Urban dwelling has never been known for its soothing effects, but new research suggests that people living in large cities are more likely than small-town residents to exhibit psychotic-like symptoms such as paranoia and delusions.
In a study of more than 7,000 people in the Netherlands, investigators found that both full-blown psychotic disorders and milder psychosis-like symptoms were more common among those living in urbanized areas. The link was most apparent among people born and raised in densely populated areas, suggesting that childhood environment may create "enduring liabilities" for adult psychiatric health, according to the researchers.
Dr. Jim van Os of Maastricht University and colleagues report the findings in the July issue of the Archives of General Psychiatry.
Study Groups by Population Density
The researchers divided the study participants into groups living in one of five levels of urbanization, which were based on population density. Through interviews, van Os and his colleagues determined that the prevalence of psychiatric symptoms increased along with participants' level of urbanization.
In the overall population, the prevalence of any type of psychotic symptoms over a lifetime was about 4 percent to 17 percent, depending on the definition of symptoms. The investigators looked at the number and severity of symptoms such as feelings of persecution or auditory hallucinations. Only about 1 percent suffered mental illnesses such as major depression, and even fewer had been affected by schizophrenia-like disorders.
The fact that such symptoms were more common in urban settings could be partly explained by symptomatic individuals having "drifted" to these areas, the authors note. However, they add, their previous research has shown population stability in cities — that is, around 75 percent of city dwellers were born there.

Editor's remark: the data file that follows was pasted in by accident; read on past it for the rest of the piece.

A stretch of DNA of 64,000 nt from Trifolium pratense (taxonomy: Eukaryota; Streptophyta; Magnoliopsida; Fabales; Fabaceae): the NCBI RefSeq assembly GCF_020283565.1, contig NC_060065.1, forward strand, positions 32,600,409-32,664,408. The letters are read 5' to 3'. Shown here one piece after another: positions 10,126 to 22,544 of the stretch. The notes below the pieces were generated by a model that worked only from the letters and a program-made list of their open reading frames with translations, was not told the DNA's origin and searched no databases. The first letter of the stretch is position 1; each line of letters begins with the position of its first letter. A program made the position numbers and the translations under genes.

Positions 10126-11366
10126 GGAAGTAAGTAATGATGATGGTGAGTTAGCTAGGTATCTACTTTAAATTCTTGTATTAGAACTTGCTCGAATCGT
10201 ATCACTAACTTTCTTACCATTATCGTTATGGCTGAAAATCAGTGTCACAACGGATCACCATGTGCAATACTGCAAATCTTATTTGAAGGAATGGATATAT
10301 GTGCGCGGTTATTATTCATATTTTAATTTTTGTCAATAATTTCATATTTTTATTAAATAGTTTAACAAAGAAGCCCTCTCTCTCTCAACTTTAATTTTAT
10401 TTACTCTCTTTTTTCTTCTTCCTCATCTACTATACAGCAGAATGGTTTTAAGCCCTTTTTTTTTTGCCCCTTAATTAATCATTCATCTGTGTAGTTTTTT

And a number of studies have demonstrated that psychotic illness is more prevalent in urban settings than in rural areas, the report indicates.
"The high rates of psychotic illness in urban environments may be the result of the influence of environmental factors," van Os and colleagues write. "As the urban effect appears to have its impact during urban upbringing rather than during adult residence per se, developmental mechanisms ought to be considered."
The fact that in this study, psychosis-like symptoms as well as full-blown illnesses were more common in cities suggests a greater "psychosis proneness" in urban settings, they add.
Why this potential connection exists is unclear, but the researchers note that deprivation and social isolation in childhood neighborhoods have been shown to affect mental health.
Another recent study in Denmark linked urban birth with an increased of developing schizophrenia. While family history was a far greater predictor of the risk, place of birth emerged as an environmental factor. Those researchers speculated that people born in urban areas are exposed to more infections during prenatal development and childhood. Some experts believe early exposure to infections may affect the developing brain in a way that makes it more vulnerable to schizophrenia.